Pathology, it’s in the blood
Doctor Ian Beer is an anatomical pathologist and is Director/Managing Pathologist at Pathlab Waikato, New Zealand. His brother, Doctor Brian Beer is a forensic pathologist, based in NSW, Australia at Newcastle Department of Forensic Medicine, John Hunter Hospital. Growing up in a small provincial town in New Zealand, the brothers both attended high school in Christchurch before going on to study medicine in Auckland, with Ian becoming the first to enter into the profession, and Brian following in his footsteps three years later.
“Brian and I both went to Shirley Boys’ High School in Christchurch which was a very good school in terms of encouraging work ethic and training. Following this, I lived in Auckland whilst I was on the general pathology training program and Brian followed along two years after me – he thought it was a good idea too. We both secured jobs in provincial towns, I got a job in Tauranga, and he ended up in Gisborne initially and life changed from then on! I have now become an anatomical pathologist with some coronial pathology which means I do Coroner’s autopsies.
“We don’t come from a professional family; my parents ran a grocery shop before the supermarkets came in and ran them out of business. I think a good dose of sibling rivalry led us into medicine. I was first, but I suspect Brian followed in my footsteps to do something similar.
“My first appointment was to Greenlane Hospital as a Surgical Registrar with the view that a budding surgeon should understand what is required from a pathologist, as surgeons send a lot of pathology to the lab. Effectively, I had about six months there while I realised that becoming a Surgical Pathologist was really what I wanted to be.
“I wouldn’t say that Brian and I have similar personalities but I guess the one thing you need to become a pathologist is to be fixated on detail, which we both are. There are quite a few people that I can think of in whom pathology runs in their family, both siblings and parents and their children. I think it’s probably an example of wanting to do something similar to your sibling/parent, combined with finding that it is intrinsically interesting. I’m 65 now and I’m still enjoying it. Every day there are a new set of challenges, certainly diagnostic challenges that really intrigue me. There’s a lot of routine, of course, but I guess around 5% of the work will be quite challenging and I’m very grateful to have colleagues to show things to.
“Pathology is the hinge on which the diagnostic door turns. You can’t really practise medicine without pathology. Every cancer diagnosis has a pathology test or examination to determine what kind of cancer it is and to assess how it should be managed. More broadly, there are a huge variety of tests performed on a patient to arrive at a diagnosis, which are often based on blood chemistry, immunology, microbiology and haematology, looking at the white cells or red cells and so on.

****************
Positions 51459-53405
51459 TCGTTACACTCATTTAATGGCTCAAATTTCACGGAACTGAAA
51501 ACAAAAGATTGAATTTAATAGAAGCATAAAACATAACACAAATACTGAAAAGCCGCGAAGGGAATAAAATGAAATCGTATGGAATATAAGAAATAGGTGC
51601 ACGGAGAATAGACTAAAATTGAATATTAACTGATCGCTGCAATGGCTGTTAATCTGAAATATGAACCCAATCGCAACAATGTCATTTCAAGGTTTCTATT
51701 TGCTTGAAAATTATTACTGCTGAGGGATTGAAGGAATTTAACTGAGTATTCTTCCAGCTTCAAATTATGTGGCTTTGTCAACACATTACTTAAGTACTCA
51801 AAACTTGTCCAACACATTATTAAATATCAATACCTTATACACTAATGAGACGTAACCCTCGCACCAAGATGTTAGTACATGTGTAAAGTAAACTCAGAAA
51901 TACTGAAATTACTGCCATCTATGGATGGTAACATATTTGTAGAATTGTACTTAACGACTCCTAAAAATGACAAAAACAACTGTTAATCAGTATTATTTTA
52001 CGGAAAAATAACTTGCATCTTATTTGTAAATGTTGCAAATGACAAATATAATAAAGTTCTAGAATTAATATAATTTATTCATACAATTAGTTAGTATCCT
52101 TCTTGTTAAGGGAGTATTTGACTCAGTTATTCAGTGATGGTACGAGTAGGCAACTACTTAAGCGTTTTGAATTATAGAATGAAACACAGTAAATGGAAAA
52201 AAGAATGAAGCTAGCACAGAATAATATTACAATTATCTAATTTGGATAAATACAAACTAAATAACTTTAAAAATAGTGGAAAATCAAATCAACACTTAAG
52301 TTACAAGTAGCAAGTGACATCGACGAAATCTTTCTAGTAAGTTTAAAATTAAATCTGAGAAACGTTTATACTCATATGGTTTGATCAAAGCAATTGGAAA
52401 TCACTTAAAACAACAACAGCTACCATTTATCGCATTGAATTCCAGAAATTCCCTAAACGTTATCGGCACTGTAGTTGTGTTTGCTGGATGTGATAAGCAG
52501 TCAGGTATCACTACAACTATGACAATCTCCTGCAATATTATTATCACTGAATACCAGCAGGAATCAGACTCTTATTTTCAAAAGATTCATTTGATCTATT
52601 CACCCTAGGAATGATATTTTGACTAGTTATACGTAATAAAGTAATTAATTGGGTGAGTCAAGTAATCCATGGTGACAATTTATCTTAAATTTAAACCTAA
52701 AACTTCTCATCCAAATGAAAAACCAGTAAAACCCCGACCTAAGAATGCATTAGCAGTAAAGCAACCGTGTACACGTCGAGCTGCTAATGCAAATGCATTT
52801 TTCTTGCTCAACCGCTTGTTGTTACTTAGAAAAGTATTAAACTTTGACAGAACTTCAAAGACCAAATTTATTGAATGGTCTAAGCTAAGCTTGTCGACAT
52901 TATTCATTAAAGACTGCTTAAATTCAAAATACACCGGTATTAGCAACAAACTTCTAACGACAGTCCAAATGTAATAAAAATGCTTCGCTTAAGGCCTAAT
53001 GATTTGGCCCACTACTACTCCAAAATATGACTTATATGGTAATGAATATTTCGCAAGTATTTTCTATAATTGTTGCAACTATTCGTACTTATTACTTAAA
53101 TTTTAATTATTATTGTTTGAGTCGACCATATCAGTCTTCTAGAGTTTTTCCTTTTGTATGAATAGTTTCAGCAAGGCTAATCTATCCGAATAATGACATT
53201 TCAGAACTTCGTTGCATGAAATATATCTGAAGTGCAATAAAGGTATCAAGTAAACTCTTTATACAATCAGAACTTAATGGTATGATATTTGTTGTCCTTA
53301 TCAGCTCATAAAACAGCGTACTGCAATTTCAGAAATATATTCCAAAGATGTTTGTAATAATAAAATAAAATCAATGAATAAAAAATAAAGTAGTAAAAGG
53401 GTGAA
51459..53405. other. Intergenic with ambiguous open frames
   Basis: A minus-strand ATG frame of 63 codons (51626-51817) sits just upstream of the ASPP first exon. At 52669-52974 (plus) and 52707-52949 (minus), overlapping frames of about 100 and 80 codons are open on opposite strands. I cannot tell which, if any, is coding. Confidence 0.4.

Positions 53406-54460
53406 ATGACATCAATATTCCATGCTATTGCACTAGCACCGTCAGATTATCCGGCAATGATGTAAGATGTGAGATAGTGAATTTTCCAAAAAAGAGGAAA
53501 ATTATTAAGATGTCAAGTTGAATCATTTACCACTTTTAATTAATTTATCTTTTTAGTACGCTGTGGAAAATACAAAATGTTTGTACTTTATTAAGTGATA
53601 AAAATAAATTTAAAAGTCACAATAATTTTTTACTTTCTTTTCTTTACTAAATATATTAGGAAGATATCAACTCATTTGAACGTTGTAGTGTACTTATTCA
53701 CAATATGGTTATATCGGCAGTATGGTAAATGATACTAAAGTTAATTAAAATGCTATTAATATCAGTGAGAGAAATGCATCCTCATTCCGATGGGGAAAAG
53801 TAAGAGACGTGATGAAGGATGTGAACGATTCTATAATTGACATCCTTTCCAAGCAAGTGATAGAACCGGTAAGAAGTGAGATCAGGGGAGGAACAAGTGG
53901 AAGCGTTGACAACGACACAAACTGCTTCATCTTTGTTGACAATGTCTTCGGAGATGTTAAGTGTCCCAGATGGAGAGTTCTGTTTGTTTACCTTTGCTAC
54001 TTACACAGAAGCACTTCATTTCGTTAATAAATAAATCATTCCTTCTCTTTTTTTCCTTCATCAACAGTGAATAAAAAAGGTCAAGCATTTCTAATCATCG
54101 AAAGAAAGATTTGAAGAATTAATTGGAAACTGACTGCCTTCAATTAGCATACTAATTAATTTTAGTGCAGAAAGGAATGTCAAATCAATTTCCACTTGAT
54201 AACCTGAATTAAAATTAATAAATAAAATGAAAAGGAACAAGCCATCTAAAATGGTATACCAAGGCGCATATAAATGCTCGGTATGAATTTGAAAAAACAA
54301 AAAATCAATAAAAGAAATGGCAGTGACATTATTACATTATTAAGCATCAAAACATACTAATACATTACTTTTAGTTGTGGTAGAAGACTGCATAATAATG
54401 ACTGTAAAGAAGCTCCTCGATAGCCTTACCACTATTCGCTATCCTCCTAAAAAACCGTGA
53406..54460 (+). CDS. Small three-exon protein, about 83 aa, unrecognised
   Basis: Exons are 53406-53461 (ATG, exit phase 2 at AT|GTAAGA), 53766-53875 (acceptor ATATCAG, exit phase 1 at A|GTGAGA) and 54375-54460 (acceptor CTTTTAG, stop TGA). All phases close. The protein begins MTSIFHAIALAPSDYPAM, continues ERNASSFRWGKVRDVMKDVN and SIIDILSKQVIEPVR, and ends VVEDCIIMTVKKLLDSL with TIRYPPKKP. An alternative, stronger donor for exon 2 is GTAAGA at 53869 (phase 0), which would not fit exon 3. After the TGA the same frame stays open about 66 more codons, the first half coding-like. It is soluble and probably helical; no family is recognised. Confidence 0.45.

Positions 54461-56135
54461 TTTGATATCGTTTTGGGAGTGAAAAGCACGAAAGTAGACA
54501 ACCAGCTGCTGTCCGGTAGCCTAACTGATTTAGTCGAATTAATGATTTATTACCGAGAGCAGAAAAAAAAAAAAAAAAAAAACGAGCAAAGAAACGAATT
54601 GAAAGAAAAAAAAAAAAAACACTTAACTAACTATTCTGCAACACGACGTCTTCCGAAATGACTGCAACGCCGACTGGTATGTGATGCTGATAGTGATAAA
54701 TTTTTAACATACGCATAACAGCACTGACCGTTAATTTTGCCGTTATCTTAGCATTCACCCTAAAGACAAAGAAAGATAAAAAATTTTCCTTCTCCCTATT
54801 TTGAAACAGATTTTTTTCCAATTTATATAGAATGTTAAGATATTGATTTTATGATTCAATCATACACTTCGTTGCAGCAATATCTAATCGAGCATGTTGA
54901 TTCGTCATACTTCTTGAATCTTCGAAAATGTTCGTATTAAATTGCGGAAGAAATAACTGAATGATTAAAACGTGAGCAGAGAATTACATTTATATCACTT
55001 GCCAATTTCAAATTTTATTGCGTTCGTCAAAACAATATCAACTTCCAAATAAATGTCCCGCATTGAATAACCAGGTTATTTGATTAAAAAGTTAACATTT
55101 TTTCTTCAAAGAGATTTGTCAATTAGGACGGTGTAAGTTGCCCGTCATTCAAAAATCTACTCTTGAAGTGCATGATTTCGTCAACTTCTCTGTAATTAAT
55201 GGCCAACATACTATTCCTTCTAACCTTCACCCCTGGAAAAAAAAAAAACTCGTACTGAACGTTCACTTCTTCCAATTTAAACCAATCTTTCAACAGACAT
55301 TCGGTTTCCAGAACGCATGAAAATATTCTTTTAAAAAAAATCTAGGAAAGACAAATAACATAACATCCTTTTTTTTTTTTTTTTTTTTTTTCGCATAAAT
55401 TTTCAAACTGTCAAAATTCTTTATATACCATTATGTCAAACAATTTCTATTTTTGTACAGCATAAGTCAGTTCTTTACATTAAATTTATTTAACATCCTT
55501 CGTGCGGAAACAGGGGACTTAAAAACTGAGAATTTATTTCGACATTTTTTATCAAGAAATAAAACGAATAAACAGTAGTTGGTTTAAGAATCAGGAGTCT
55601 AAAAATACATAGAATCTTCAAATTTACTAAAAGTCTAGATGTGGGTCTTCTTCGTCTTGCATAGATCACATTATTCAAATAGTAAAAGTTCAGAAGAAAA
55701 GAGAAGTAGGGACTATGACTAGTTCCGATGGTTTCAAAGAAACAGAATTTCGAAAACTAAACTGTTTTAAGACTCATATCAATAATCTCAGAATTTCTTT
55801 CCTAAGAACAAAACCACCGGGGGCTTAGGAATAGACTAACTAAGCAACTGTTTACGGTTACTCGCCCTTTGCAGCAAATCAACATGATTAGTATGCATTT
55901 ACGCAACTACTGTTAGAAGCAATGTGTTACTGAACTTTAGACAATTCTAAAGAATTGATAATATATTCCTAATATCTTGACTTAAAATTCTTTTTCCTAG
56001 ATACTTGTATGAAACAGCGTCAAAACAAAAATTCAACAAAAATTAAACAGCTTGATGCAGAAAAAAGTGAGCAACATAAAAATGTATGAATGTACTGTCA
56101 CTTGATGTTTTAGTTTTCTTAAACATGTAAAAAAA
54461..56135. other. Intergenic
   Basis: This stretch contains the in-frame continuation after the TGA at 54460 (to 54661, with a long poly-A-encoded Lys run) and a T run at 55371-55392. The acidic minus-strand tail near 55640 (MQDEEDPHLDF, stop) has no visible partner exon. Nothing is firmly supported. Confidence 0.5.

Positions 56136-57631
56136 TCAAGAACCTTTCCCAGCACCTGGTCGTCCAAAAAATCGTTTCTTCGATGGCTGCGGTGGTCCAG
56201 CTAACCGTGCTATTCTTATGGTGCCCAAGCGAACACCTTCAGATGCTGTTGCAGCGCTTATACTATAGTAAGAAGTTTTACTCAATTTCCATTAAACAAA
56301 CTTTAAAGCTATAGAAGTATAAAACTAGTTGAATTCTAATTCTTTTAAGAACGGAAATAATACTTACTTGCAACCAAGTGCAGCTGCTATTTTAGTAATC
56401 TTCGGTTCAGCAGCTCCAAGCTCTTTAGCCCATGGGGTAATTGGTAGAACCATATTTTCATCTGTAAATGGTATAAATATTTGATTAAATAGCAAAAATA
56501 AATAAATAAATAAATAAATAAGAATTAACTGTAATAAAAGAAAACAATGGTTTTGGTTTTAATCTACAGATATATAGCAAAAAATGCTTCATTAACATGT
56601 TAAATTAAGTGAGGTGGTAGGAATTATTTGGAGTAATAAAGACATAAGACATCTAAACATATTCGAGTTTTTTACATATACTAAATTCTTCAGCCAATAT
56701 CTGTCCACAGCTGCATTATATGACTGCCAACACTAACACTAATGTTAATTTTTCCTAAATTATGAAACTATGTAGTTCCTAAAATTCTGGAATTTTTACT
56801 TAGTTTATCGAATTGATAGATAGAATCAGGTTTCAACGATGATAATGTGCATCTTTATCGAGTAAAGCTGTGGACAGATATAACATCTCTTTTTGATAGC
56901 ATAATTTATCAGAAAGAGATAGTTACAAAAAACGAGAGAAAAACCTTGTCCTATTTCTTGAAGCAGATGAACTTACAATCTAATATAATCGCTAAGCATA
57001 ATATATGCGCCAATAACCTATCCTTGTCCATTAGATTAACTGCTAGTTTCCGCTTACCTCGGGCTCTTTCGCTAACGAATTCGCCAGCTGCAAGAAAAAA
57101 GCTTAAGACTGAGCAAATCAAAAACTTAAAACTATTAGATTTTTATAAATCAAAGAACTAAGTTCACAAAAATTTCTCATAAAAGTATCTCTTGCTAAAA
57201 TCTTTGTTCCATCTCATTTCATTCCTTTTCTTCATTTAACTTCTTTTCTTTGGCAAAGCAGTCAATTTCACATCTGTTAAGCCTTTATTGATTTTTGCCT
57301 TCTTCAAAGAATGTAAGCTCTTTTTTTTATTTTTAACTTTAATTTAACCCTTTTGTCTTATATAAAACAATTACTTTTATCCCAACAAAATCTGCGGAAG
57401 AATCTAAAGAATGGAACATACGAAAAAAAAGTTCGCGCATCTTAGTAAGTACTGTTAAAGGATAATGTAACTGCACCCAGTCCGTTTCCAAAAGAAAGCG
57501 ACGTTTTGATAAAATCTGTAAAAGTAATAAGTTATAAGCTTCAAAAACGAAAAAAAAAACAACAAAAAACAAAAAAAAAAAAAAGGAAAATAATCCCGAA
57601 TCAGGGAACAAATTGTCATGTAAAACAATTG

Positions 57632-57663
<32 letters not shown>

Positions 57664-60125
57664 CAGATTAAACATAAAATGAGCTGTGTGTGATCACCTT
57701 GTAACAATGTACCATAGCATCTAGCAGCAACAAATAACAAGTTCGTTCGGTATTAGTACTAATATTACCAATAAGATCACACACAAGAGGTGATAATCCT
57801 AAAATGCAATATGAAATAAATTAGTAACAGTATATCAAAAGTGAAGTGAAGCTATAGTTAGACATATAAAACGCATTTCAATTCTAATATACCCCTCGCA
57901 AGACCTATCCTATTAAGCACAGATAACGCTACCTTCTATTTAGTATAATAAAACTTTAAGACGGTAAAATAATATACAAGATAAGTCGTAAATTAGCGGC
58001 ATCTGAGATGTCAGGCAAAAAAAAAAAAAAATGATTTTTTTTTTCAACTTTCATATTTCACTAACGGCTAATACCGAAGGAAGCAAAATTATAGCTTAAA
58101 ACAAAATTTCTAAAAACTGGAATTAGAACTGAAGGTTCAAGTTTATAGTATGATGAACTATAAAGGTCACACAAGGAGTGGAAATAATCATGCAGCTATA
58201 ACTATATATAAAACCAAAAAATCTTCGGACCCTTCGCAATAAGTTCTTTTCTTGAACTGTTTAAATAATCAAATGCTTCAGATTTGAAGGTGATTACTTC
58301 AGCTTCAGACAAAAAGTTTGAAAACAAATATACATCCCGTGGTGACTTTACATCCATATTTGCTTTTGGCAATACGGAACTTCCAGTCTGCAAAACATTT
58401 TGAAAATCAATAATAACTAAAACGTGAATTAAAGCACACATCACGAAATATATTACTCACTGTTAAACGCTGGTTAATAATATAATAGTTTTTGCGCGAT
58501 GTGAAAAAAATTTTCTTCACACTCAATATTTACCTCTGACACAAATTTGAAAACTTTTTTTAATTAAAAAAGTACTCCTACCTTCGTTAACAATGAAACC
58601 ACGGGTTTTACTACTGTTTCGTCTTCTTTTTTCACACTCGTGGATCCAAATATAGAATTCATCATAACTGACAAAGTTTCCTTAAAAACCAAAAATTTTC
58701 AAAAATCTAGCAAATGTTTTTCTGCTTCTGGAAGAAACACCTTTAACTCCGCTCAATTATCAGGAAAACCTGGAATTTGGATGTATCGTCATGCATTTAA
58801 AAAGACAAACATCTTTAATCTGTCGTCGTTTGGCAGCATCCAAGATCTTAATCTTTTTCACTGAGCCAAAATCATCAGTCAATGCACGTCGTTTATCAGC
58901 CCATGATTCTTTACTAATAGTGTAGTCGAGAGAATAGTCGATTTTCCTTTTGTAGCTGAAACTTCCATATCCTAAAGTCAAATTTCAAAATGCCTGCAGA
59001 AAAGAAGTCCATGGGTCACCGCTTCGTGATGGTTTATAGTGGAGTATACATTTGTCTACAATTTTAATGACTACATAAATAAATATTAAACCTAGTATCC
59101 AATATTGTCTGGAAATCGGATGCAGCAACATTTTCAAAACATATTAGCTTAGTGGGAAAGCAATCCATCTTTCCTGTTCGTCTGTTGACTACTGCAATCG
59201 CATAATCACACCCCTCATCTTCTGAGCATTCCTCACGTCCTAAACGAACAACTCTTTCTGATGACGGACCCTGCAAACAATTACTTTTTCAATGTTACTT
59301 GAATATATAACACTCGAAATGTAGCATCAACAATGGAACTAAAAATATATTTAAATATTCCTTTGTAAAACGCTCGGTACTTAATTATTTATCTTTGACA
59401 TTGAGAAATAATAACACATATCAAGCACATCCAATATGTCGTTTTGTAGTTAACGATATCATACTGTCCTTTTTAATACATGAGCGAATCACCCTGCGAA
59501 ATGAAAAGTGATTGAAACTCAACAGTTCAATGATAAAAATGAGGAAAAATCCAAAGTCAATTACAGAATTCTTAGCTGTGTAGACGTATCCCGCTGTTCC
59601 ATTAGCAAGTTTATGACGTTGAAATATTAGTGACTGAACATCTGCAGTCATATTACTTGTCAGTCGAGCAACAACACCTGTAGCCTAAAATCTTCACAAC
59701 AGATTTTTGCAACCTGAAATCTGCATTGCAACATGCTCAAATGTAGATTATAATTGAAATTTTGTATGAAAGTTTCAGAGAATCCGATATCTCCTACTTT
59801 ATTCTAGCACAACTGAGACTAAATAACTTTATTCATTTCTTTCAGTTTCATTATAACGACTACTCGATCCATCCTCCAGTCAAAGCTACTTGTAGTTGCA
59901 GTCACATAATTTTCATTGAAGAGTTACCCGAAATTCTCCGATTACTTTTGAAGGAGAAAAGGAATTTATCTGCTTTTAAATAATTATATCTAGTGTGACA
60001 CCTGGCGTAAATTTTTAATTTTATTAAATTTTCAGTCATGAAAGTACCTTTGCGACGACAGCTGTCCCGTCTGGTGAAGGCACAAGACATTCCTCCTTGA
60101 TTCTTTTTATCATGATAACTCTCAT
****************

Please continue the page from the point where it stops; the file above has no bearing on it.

“And now of course, genomics is becoming a major focus and that applies to almost every discipline because there is a genetic basis to a large number of diseases, especially cancers.”
“My earliest memories of Ian are from the town in New Zealand that we grew up in. Our parents owned a dairy (a corner shop) and my earliest memories go back to then and also going to our uncle or granddad’s farms for the holidays, particularly in August which was lambing season. Some of my clearest and vivid memories are of my brother and I helping my uncle or granddad with lambing early in the morning with frost everywhere and lambs running around bleating.
“I was very interested in pathology from medical school and Ian had also made a start in pathology during my latter years in medical school which put the specialty onto my radar as what to do. As part of my last year at The University of Auckland School of Medicine, I did the final year three-month elective in the forensic department. At that particular time the Air New Zealand DC-10 air crash into Mt Erebus in the Antarctica occurred and I was a small part in the forensic team doing the DVI (Disaster Victim Identification) exercise for that. This unique experience whetted my appetite for pathology and into general pathology training.
“Doctors have skill sets/personality traits that suit them to a particular specialty, and in anatomical and autopsy pathology, pattern recognition and attention to detail are critical, which fits with the way my brain operates. This, along with my initial experience of post mortems particularly, drew me to pathology.
“I have practised as a general pathologist for most of my career in regional towns where there is a need for someone who can cover all disciplines in the lab and often as part of that role, I would do the Coronial post-mortems. Later I was able to easily transition to forensic pathology. Training as a general pathologist has allowed me a lot of flexibility in my pathology career over the years.
“Pathology is critical to the current practice of medicine, underpinning many of the advances in medicine, which is something most people don’t appreciate as the discipline is not visible to them. If you didn’t have a good quality laboratory system in healthcare, much of what doctors currently do now wouldn’t be possible.”
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This article appeared in the August 2018 Edition of ePathWay which is an online magazine produced by the Royal College of Pathologists of Australasia (http://www.rcpa.edu.au/Library/Publications/ePathway).
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